Con.Txt 2021, a virtual convention held over the weekend of June 25-27, provided great discussions in its celebration of fandom.
With some uncertainty regarding the return to the convention scene during the continued pandemic, Con.Txt 2021, held over the weekend of June 25-27, provided a virtual experience that was both a celebration of fandom and a discussion about the future of it. Con.Txt is a fan-run convention that was founded in 2006 and is typically held biennially in the Washington, DC area. In 2020, the convention was hosted virtually due to the pandemic and the organizers made the decision to organize another virtual convention in 2021.
The convention attracted fans both local to the Washington, DC area and from elsewhere, most of whom spend their time in multiple fandoms. A wide range of fandoms were mentioned throughout the weekend, both well-known and obscure. It wasn’t hard to find someone to discuss a particular fandom with and recommendations of smaller fandoms were posted in a dedicated channel on the convention’s Discord server.
Con.Txt hosted its convention using a combination of Discord, Zoom, and a fan-created convention hosting platform called Conline. The virtual experience was relatively seamless throughout the weekend. The Discord server was a valuable tool that added the most to the experience, allowing attendees to chat throughout the weekend, post about their favorite fandoms, and deepen discussions happening in the Zoom-hosted panels. Conline also worked well as a hosting platform and will be used to host other virtual fan conventions in the near future.
Friday’s programming was lighter than the rest of the weekend, focused more on introductions than discussions. An AO3 scavenger hunt grouped participants into teams and had them scour AO3 for answers to clues. A fan bingo allowed participants to get to know each other as they searched for other attendees with certain experiences in order to fill out their respective cards. Small Fandom Speed Dating, a game show set up like the Dating Game allowed attendees to pitch their smaller fandoms to other attendees looking for a new fandom, was both entertaining and informative.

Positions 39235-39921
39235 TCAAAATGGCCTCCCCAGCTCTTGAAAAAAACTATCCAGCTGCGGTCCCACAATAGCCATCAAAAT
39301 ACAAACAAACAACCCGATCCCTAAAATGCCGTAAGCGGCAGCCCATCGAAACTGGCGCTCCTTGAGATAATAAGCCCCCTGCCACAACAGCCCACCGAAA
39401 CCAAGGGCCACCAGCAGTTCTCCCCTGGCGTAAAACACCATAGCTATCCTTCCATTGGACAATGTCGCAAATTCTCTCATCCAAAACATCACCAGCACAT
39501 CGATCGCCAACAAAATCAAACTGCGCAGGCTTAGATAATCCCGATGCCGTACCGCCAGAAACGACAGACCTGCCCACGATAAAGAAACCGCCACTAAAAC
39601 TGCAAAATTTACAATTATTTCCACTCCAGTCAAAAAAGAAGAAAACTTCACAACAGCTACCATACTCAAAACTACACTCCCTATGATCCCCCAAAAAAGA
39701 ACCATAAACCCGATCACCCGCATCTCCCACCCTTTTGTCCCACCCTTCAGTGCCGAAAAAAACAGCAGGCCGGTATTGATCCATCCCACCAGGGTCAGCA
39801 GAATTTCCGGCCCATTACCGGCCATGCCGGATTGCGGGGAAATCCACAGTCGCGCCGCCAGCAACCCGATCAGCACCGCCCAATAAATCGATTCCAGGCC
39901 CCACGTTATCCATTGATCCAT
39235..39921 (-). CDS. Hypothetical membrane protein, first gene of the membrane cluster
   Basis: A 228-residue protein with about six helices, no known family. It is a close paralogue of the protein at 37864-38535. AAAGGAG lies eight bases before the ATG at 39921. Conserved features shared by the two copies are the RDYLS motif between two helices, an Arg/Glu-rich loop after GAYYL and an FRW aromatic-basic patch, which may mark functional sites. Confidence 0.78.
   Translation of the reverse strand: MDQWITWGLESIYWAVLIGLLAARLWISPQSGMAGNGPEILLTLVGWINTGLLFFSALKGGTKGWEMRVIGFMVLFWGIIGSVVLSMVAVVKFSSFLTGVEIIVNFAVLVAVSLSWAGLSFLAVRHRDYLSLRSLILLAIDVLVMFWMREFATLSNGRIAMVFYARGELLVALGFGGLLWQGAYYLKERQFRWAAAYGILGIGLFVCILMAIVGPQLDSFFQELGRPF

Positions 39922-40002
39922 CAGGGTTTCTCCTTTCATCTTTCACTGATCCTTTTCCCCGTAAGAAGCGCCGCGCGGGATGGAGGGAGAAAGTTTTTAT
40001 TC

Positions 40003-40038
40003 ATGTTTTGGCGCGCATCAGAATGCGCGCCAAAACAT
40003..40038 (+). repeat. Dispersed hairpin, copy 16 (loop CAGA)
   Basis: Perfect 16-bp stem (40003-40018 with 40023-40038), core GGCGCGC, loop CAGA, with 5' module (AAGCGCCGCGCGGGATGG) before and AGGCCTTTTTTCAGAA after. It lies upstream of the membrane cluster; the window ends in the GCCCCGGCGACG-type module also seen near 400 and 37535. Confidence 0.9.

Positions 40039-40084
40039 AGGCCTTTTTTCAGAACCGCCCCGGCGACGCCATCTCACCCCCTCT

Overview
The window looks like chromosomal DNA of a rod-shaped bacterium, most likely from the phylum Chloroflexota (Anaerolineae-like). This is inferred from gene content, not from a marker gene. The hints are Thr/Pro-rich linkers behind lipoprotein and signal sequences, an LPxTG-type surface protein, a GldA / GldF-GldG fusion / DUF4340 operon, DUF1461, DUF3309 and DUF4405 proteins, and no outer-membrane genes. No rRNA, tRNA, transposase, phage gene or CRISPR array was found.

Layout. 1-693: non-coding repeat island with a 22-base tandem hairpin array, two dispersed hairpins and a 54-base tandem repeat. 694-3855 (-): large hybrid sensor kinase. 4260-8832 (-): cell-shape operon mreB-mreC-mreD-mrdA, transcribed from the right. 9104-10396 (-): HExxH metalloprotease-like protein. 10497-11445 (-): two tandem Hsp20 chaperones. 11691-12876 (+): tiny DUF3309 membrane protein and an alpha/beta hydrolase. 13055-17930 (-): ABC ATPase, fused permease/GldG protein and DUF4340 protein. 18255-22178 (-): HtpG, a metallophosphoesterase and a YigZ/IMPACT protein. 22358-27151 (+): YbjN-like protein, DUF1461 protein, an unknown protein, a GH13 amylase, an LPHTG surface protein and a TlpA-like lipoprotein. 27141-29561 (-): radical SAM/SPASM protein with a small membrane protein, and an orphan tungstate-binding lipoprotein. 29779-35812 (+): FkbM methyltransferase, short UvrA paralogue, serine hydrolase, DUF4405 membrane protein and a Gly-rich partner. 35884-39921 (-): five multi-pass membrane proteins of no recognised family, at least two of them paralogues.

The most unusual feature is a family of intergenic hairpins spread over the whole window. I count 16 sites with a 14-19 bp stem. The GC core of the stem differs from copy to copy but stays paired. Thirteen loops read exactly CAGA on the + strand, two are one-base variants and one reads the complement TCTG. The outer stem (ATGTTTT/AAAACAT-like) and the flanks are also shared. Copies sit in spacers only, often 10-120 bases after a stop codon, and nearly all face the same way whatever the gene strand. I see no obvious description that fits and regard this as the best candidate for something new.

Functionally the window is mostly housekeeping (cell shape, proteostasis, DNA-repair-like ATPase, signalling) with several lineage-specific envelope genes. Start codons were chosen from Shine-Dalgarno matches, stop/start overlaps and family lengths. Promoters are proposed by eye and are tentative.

Saturday and Sunday featured a combination of meta and single-fandom panels. Star Wars, Star Trek, Leverage, the women of The Expanse, Chinese Web Novels, and Shan He Ling (Word of Honor) received individual panels, where fans could discuss the respective aspects of the media and the exciting potential of the continuing expansion of larger franchises such as Star Wars and Star Trek.
Some of the meta panels were devoted to popular fan fiction tropes such as forced intimacy and enemies to lovers. Other panels were devoted to discussing the challenges of worldbuilding in fan fiction, tips on writing alternate universe fan fiction featuring canonically cisgender characters as transgender, and analyzing magic systems in various canons and fan fictions. In addition to questions and comments that helped deepen the discussion of each panel, attendees could also post fan fiction recommendations in each panel’s Discord channel as well as other resources to expand discussions.
Saturday night ended with a three-hour long vid show with two intermissions in between. The show featured nearly twenty premieres and featured a wide variety of fandoms throughout the course of the show. In addition, three curated vid shows were hosted throughout the weekend, highlighting Trans and Non-binary characters, upbeat vids, and vids that combined the music of one fandom with the visuals of another in a comedic fashion. The vid shows were well put together and were highlights of the weekend.
Throughout the weekend, it was great to see an effort to highlight inclusivity and discuss representation in fandoms. The convention strongly encouraged all attendees to put their pronouns on all of their convention handles in addition to the Trans AU panel and the Trans and Non-binary vid show. While there wasn’t as much discussion about racial diversity, there were some necessary discussions about the depictions of police and the military in media and how those discussions have shifted in the past few years. A particular panel discussing the rebooting of ’90s fandoms for a modern audience called for more diversity and textual queer representation in the inevitable reboots.
To my knowledge, the convention seemed to run smoothly with little issues. The organizers created a fun experience over the weekend that had something for everyone. While many of the panels didn’t break new ground, it was still exciting to be able to fangirl and discuss familiar topics with like-minded fans. In addition, discussions about representation in the past, present, and future demonstrated the continued evolving nature of media and fandom.
Con.Txt has announced that they hope to host another in-person convention in 2022. They are currently looking for a new hotel in the Washington, DC area after their previous one was closed and demolished. Many attendees also used the Discord to promote other upcoming virtual conventions that will likely provide similarly fun experiences for fans of multiple fandoms. As conventions begin to return to in-person events, it’s comforting to know that there is also a space for virtual events that celebrate fandom and connect fans regardless of geographical location.
Author: Jessica Wolff
Jessica Wolff is a graduate of Drexel University with a BS in Film/Video. She has a passion for entertainment and representation in entertainment. She currently resides outside of Washington, DC.
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